• The TANKP warning light will be lit when AC power is off, unless fuel is provided from the drop tanks (drop tanks fuelled and valves open). In that case, fuel pressure will be sufficient even without the fuel pump.

  • The EBK warning light indicates that the exhaust nozzle eyelids are changing position. It will also be lit on afterburner malfunction. It does not indicate that the afterburner is active. See also Engine.

  • The STYRAUT warning light indicates autopilot failure, not that the autopilot is active. It will also be lit if you switch off the autopilot main switch.

Master Warning Light

The Master Warning Light (red) will blink if any of the other warning lights are lit, with some exceptions:

  • The Engine Deice indicator light (MOTOR IS) will not trigger a Master Warning.

  • The EBK warning light will only trigger a Master Warning if it is caused by an afterburner malfunction.

  • When the emergency bus is switched on, the Electrical Failure (ELFEL) warning will still be lit, but the Master Warning will disappear.

  • The Fuel System (TANK LUFT) warning sometimes lights up for a few seconds when the system switches from external to main fuel tanks. This will not cause a Master Warning.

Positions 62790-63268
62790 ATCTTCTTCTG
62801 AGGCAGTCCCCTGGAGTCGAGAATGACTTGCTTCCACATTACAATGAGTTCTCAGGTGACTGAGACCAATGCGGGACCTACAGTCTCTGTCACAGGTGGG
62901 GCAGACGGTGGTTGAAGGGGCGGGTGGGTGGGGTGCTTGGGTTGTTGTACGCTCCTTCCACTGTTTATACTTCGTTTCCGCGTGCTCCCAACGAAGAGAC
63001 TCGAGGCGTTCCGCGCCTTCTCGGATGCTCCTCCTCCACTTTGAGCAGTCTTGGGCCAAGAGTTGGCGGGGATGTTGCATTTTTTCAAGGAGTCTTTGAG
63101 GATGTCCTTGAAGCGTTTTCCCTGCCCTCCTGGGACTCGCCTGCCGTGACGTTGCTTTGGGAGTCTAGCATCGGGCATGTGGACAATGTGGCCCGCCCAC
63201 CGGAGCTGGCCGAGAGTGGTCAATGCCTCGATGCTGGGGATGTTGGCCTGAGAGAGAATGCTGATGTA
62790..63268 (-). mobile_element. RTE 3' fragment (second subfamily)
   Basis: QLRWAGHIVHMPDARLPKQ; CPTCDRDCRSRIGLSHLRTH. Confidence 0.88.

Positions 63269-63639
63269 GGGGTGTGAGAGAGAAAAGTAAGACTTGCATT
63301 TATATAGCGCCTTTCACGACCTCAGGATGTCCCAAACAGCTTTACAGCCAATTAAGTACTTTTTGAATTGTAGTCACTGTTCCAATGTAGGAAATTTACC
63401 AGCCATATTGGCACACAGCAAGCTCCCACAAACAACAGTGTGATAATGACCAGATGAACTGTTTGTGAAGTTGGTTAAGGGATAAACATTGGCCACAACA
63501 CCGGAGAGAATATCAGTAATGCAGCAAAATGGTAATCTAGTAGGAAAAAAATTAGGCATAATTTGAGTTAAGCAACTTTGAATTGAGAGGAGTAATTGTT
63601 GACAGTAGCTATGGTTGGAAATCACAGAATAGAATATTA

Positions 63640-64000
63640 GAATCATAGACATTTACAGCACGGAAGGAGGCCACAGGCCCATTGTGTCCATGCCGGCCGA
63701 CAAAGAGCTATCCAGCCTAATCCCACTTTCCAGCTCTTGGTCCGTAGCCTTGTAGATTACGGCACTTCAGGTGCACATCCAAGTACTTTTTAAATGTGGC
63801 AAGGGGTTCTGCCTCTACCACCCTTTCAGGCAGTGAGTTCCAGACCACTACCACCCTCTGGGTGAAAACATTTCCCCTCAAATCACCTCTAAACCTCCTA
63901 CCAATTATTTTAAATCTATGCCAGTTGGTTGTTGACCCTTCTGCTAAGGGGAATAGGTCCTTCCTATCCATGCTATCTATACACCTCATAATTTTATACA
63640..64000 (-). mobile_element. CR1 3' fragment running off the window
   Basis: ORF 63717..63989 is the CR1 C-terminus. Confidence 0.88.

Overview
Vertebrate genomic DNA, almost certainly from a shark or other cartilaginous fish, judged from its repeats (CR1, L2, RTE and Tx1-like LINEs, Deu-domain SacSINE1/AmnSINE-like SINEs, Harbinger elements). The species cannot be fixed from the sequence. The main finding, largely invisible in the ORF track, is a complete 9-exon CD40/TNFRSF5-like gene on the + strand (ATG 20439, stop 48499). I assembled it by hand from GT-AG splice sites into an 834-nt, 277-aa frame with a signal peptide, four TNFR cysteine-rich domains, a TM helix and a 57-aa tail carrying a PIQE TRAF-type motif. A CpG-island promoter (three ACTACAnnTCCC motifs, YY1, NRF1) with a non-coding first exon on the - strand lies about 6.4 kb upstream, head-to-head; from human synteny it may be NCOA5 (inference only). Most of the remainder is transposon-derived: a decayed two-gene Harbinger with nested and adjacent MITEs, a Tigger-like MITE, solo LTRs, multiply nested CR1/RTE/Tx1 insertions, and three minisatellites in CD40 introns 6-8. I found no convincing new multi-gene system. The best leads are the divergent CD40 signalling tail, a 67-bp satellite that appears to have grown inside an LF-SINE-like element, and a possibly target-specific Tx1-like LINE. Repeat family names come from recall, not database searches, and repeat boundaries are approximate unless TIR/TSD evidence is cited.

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Fig. 38 -  Master Warning light

Gear Warning Light

The Gear Warning Light (orange) blinks while the main gear is being extended or retracted. It will also blink if throttle is reduced at low altitude with the gear not extended. See also Landing gear.

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Fig. 39 -  Gear Warning light

Hydraulic system

The hydraulic system has three pumps feeding two circuits:

Circuit

Pump

Pressure

Consumers

I

1 + 2

210 kp/cm2 (20 MPa)

Gear, wheel brakes, nozzle, speed brakes, autopilot, control surface servos

II

3

210 kp/cm2 (20 MPa)

Nose gear steering, control surface servos

Each hydraulic circuit has a corresponding low pressure warning light:

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Hydraulic pressure in circuit I less than 5 MPa

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Hydraulic pressure in circuit II less than 15 MPa

When the engine is not running and the aircraft is motionless there is no hydraulic pressure. All control surfaces (including air brakes) are inoperable, and the elevons will be fully deflected downwards. When the engine spools up, the elevons will slowly rise to neutral position and all control surfaces become operable.